your jazz recommendations solicited

I don’t listen to all that much jazz and I want to start.

Any SDMB-ers have good recommendations here that I should check out?

I tend to prefer instrumental to vocal, but good vocal stuff is OK sometimes (tend to prefer female vocalists to male). I’m a big fan of piano music of all genres but know just about nothing about jazz piano.

What should I check out?

peas on earth

Dave Brubeck’s (sp?) album Take Five is a good piano jazz standard. (It’s actually a quartet, also employing a bass, sax, and drums.) It’s kind of unusual in that the songs do not have the typical 2 or 4 beat “feel”.

You could also pick up something by Vince Garibaldi. He’s well known for doing the jazz piano stuff you hear on the old Peanuts TV specials.

I recently discovered David Benoit, and so far I’d have to give him a “thumbs-up”.

One of my favorite albums is Heavy Weather by the jazz fusion band Weather Report. Josef Zaminul is the leader and keyboard player, though he pretty much sticks to synthesizer. It’s jazz with rock and latin influences.

Remember, there are as many different styles of jazz as there are of rock. Keep an open mind. If there are any jazz radio stations in your area, give them a listen. It shouldn’t take long to begin identifying bands and performers that you like.

“It is impossible to experience one’s own death objectively and still carry a tune.” – Woody Allen from Getting Even

Harry Connick Jr’s albums are pretty good,but some of them are more funk or big band. I would suggest:
If you want some singing:
Lofty’s Roach Souffle

Just add water, it makes it’s own sauce!

Rick Braun is good instrumental jazz, and as far as female singers go, try Diana Krall.
Harry Connick Jr, is a sure bet too.
Experiment, and listen different collections, try your local public library, they usually have a selection of CD’s.


If you like the more didactic jazz styles, try John Coltrane. He is quite awesome.


Move over Satan. :wink: Now there’s something meatier.

Oooof. This is worse that the “Suggest Blues Records for Me” thread. There’s just SO MUCH, and of so many different styles.

Hell. (holding nose and leaping into the ice cold water) Miles Davis’ KIND OF BLUE. Nearly EVERYONE lists this as their all-time favorite jazz album, amateurs and congnoscenti alike. Smoky, late-night modal instrumentals, c. 1959. Miles on (mostly muted) trumpet, John Coltrane and Cannonball Adderley on saxes, Wynton Kelly or Bill Evans on the piano, Paul Chambers and Jimmy Cobb rounding out the rhythm section.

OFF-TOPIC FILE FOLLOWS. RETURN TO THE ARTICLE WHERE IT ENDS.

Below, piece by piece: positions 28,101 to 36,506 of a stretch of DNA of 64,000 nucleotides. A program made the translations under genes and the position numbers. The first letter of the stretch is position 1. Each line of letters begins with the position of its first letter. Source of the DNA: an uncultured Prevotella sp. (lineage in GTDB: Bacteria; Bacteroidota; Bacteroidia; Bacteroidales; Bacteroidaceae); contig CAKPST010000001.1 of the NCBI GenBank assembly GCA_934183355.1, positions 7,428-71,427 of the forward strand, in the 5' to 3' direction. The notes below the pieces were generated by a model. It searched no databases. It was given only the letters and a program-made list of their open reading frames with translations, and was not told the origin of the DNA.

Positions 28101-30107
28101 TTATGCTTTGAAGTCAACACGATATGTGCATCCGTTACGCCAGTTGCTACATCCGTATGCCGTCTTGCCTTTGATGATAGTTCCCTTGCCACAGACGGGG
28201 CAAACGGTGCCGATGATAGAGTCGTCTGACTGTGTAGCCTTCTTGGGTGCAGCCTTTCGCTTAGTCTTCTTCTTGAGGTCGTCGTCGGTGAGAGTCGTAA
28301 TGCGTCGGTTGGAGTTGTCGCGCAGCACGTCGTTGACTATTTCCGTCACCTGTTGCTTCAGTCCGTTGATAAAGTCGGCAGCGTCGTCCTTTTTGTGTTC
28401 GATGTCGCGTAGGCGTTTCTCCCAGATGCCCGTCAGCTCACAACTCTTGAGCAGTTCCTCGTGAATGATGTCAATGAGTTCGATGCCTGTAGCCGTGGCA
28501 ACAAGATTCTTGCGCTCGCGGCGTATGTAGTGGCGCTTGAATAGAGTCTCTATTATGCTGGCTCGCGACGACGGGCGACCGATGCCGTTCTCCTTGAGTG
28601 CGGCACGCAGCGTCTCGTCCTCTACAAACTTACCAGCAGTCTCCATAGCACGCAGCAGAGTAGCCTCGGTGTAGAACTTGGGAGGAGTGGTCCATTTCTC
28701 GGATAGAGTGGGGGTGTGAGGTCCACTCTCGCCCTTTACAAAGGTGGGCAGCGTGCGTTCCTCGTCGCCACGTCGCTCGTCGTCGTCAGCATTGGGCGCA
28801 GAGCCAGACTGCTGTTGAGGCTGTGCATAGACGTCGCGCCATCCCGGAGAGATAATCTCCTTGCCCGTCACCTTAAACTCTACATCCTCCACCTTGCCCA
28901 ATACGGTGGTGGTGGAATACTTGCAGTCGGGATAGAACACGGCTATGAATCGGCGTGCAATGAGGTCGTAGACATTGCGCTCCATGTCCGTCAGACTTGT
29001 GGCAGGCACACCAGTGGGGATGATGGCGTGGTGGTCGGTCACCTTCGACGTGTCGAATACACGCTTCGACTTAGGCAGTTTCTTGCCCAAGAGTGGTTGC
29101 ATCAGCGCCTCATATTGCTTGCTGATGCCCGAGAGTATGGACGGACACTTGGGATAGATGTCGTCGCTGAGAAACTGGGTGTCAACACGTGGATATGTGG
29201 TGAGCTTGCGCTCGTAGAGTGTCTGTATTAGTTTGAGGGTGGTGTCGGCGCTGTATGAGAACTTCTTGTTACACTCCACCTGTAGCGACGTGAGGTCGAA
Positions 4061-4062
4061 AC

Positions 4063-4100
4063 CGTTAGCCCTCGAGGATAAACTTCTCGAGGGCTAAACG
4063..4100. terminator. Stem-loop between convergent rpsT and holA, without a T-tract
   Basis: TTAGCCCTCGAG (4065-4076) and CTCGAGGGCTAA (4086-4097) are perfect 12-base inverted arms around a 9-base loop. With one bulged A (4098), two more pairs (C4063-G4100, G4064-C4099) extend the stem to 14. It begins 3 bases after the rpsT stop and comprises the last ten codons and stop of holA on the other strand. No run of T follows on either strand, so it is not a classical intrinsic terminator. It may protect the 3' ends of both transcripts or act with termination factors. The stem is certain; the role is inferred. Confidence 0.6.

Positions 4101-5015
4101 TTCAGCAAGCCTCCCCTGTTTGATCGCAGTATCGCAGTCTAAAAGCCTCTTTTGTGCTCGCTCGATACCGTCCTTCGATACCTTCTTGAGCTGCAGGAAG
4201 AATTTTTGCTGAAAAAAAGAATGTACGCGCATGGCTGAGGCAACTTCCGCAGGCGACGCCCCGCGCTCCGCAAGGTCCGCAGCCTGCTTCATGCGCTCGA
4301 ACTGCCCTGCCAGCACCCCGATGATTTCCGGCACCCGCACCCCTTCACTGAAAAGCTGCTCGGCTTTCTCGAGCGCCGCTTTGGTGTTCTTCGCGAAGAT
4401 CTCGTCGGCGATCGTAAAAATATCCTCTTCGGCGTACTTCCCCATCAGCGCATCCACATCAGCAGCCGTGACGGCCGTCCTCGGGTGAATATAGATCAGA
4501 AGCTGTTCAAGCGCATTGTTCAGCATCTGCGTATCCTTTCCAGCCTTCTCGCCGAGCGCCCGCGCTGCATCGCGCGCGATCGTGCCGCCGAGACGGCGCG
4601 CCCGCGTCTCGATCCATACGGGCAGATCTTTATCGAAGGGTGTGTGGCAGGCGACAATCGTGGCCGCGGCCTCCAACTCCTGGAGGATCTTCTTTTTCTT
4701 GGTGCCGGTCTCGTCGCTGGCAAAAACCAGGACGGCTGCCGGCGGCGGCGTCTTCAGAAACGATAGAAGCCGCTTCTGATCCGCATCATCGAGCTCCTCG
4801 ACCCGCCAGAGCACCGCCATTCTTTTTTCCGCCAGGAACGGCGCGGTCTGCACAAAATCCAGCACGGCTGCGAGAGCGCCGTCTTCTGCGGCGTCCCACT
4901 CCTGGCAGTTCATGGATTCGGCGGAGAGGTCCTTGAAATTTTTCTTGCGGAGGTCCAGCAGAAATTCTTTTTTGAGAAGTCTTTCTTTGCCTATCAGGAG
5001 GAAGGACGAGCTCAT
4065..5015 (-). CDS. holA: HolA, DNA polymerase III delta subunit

If you’re into traditional, but don’t want to put up with the “dated” sounds of 1920s recording technology, try LOUIS ARMSTRONG PLAYS W.C. HANDY, one of Satchmo’s best studio records of the 1950s. If you don’t mind the 1920s fuzz and want to hear Louis at his best, go for the HOT FIVE or HOT SEVEN recordings.

To balance this on the bebop side, an interesting one-disc choice might be THE QUINTET/JAZZ AT MASSEY HALL. One of the most hyped jazz events ever. A Toronto show from 1953 featuring Charlie Parker (Bird), Dizzy Gillespie, Bud Powell, Charles Mingus, and Max Roach. The sound quality’s not the best, but Bird and Diz are at the peak of their strengths.

If you like piano best, I agree with the earlier post about Dave Brubeck’s TAKE FIVE. It’s a good place to start, but there are lots of ivery-ticklers that blow DB out of the water. Like Bill Evans…try SUNDAY AT THE VILLAGE VANGUARD (1961). And Thelonious Monk, MONK’S MUSIC (a great sextet date from 1957). More idiosyncratic (and a LOT less famous) are Phineas Newborn (A WORLD OF PIANO, 1961) and Herbie Nichols (anything you can find…there’s not much in print).